Pampas grass is a perennial native to South America. In late summer, large varieties of pampas grass can reach heights of 10 feet and diameters of 6 feet across, but will die back to ground level when hit with cold weather, even in areas where only a light winter frost might happen. In this event, the grass must be pruned to encourage new growth once the warmer spring temperatures approach. If the dead grass is left, the showy blooms of the female plants will not be as prolific.
Prune the pampas grass in late winter or early spring, just as new shoots are beginning to emerge. Cut the dead growth back to ground level using the pruning shears.
Broadcast a light fertilizer, such as 10-10-10 or 8-8-8, around the plant. Use approximately 1 pound of fertilizer for every year of growth.
After pruning, divide the pampas grass plant and move some sections to new areas if it is becoming too large for its current location. Do this by digging out some of the plant's roots.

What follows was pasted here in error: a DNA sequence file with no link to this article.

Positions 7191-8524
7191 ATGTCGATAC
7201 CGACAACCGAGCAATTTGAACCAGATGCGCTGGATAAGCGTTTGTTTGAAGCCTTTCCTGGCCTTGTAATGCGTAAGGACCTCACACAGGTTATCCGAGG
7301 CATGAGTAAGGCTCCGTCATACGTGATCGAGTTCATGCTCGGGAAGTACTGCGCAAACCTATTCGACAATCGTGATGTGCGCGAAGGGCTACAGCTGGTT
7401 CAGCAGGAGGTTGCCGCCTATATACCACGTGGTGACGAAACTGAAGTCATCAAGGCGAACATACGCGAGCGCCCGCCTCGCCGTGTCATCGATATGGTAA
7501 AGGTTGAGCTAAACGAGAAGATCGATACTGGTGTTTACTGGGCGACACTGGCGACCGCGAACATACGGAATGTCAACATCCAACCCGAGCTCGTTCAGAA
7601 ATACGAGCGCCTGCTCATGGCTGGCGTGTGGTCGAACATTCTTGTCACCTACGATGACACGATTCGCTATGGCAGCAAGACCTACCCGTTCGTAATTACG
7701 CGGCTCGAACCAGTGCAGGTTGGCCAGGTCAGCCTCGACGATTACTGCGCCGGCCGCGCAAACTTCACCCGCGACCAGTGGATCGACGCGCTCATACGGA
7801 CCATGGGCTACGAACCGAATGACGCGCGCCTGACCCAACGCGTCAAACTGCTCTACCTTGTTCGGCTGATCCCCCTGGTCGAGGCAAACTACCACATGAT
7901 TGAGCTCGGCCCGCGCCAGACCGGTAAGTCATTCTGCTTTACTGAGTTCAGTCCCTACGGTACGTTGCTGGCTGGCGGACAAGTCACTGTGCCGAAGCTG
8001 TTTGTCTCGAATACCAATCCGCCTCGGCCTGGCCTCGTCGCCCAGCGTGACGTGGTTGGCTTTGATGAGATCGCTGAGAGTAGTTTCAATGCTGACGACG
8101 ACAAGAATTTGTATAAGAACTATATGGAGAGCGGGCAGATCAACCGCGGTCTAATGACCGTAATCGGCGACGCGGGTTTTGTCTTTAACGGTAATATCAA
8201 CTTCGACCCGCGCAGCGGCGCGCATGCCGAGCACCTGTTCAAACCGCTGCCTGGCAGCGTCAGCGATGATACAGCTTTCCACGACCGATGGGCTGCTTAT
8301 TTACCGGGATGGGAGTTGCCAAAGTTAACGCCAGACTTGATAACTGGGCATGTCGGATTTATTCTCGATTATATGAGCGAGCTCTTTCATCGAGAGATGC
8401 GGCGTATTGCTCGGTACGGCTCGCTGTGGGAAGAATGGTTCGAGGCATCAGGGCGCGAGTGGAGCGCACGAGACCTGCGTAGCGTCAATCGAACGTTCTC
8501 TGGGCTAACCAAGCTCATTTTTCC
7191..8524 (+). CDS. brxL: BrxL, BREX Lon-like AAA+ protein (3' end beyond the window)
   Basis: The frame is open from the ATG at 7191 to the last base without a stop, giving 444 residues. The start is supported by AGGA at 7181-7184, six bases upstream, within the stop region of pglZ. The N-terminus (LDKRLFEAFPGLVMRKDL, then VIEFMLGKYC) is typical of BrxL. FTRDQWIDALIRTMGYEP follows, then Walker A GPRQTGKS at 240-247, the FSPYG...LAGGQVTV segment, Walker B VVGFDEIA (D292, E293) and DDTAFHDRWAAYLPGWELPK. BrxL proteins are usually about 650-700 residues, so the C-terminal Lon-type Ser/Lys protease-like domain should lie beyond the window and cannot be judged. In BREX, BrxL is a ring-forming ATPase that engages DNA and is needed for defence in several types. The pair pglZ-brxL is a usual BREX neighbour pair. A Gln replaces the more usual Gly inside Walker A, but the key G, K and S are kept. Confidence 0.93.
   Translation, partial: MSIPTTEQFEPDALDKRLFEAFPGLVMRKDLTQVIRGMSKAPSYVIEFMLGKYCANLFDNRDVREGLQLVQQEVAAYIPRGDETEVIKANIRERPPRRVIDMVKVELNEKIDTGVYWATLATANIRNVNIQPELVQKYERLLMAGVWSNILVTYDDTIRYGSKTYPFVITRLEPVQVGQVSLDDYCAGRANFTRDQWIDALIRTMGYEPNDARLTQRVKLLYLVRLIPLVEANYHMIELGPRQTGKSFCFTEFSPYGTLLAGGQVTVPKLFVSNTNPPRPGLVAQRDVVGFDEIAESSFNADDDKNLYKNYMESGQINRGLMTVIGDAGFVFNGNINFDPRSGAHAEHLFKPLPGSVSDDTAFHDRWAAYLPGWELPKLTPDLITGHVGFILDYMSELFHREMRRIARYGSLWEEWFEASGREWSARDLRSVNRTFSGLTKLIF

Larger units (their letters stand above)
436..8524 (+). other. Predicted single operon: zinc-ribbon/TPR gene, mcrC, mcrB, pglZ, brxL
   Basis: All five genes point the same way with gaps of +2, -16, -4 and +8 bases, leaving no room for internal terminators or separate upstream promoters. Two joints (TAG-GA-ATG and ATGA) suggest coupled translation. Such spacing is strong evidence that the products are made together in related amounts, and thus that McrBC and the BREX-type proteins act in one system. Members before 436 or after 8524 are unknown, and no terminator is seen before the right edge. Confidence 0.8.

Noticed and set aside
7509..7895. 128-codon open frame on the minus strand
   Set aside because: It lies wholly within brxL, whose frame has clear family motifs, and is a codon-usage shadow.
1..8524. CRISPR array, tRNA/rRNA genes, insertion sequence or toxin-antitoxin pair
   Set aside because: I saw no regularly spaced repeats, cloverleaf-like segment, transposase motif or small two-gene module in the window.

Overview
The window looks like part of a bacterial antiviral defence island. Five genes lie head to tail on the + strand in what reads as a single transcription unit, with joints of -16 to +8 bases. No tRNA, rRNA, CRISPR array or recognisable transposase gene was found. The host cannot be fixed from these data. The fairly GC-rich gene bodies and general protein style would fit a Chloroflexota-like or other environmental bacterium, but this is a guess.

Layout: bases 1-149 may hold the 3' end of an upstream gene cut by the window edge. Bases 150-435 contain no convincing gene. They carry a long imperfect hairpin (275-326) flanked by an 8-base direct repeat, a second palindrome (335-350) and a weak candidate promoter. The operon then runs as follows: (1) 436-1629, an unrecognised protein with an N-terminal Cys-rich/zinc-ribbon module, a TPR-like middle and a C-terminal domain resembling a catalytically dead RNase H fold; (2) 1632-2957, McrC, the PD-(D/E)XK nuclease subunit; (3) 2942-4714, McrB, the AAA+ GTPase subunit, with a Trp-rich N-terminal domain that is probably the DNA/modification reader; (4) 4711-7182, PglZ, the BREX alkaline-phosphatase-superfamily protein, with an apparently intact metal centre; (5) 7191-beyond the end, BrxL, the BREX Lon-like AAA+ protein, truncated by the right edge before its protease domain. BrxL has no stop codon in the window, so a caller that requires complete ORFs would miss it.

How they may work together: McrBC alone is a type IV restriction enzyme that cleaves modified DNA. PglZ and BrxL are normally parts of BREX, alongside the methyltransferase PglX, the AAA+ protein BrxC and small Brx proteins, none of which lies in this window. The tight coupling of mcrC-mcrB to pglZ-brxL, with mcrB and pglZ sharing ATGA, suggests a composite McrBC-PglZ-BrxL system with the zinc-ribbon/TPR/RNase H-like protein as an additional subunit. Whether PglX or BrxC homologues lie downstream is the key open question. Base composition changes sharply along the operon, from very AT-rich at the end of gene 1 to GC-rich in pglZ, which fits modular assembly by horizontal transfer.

Place the divided roots into a new hole. The transplant hole needs only to be as large as the root ball you have just removed. Pampas grass is very forgiving when transplanted.
Fill the soil back into the hole around the pampas grass root ball. Add sufficient water to the new transplant to remove all air from around the roots. You can tell when sufficient water has been added by observing when water no longer drains into the soil.
Things You Will Need
- Pruning shears
- Fertilizer 10-10-10 or 8-8-8
- Shovel (optional)
- The best time to prune pampas grass is in late winter, prior to the spring growth period. Move the cuttings to a compost pile. The well-rotted compost can be added to other flowerbeds the following year.